I don’t get involved in many of these social media campaigns – Facebook activism as it’s often called, in which you join a group calling for an end to some atrocity or a ban on something and you’re done. I’d rather work on real things, behind the scenes, speak up when I feel the need, write about things and hope that I spread the word in some small way.

Alzheimer’s Disease is a whole different thing.

To me, Alzheimer’s isn’t just another cause, it’s a threat. A threat to my family and to my own well-being.

When I was a little girl, my dad used to take my sister and I to visit my Granny. Something you have to understand about my family is that my father was 13 years older than my mother – he was in his 50s when I was born – and my Granny was quite old when my Dad was born. When I was born Granny was already in her 80s and she was already suffering from the early stages of Alzheimer’s.

I hated going to visit my Granny. She was almost deaf, she and my Dad would have repetitive conversations since she couldn’t remember what they had already talked about, and I have my doubts that she ever knew who I was or how I was related to her. I don’t even know if she knew my Dad had divorced his first wife. She died when I was 8 or 9 years old.

After she died I sort of forgot about her and the disease that she had. After all, I never really knew her as a person, she was gone long before I had any consciousness of her.

And then I got to my last year of high school.

Something else it’s important to understand about my family: My parents separated when I was 3. Growing up my family as far as I was concerned was made up of my mother, my sister and my maternal grandparents. Tutu and Gramps were always around, always taking care of us and our mom. If you look back at the pictures I drew in Grade school, when I was asked to draw my family it was always a picture of the five of us. One Hallowe’en when I was in Grade 2 or 3 I decided that instead of Trick or Treating I would stay home with Tutu to hand out candy.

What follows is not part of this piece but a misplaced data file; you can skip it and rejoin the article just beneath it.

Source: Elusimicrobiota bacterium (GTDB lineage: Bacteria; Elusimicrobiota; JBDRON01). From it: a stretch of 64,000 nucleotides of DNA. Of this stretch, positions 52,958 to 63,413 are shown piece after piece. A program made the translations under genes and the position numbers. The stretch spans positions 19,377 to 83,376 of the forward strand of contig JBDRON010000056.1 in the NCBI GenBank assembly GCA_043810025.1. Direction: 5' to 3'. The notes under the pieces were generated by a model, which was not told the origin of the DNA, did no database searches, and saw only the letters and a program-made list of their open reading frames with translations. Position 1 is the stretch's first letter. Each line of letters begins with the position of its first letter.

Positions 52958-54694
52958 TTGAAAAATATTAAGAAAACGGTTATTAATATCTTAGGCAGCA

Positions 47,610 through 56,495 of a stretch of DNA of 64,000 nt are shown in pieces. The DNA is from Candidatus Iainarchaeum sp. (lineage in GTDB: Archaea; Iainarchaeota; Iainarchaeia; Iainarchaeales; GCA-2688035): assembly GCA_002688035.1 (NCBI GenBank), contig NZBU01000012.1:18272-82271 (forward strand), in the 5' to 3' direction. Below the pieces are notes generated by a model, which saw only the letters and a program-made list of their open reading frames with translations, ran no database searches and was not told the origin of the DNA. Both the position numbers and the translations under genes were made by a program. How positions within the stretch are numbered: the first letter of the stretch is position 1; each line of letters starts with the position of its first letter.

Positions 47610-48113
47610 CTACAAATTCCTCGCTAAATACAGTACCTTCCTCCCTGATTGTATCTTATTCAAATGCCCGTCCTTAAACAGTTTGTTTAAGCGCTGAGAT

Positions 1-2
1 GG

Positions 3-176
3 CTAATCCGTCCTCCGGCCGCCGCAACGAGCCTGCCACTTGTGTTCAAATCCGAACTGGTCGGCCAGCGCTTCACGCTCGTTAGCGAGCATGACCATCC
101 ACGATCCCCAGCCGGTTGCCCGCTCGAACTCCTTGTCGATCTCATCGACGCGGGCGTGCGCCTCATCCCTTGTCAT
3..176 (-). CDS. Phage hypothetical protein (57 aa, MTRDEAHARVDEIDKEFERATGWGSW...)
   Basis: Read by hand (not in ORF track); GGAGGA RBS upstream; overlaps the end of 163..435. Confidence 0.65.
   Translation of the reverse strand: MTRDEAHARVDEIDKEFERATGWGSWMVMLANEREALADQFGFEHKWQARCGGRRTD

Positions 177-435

We took family vacations together, they took my sister and I to museums. One day Tutu took my cousin and me to the park near our house and I stepped on broken glass in bare feet – she carried me home. I was by no means a small child.

When I was 19 Gramps broke his leg and Tutu came to stay with us while he was in the hospital. It quickly became clear that something was wrong. Gramps eventually admitted that things had been right for longer than we realized. Soon Gramps was transferred to another hospital to recover and Tutu was admitted right along with him.

For three years I watched to of the most important people in my life struggle with taking care of her while she deteriorated. I grew to hate her for what she was doing to my mother. When she died in 2003 I didn’t mourn her – I already had. She hadn’t been herself for a long time.

I still have a lot of anger over this disease and the pain it caused all of us, but the anger is outmatched by the fear. I fear the day my mother starts showing signs, I fear the day I forget my husband, I don’t want to ever go through that again and I really don’t want to put anyone through it.

I’m not going to pretend that this disease is more important or more destructive that anything else out there, but I am going to use my little space here to draw a little attention to something that is very personal and very painful for me, and to draw attention to an interesting campaign http://www.1mtweets.com/ that allowed me to memorialize my Tutu as one of the millions affected by this disease.

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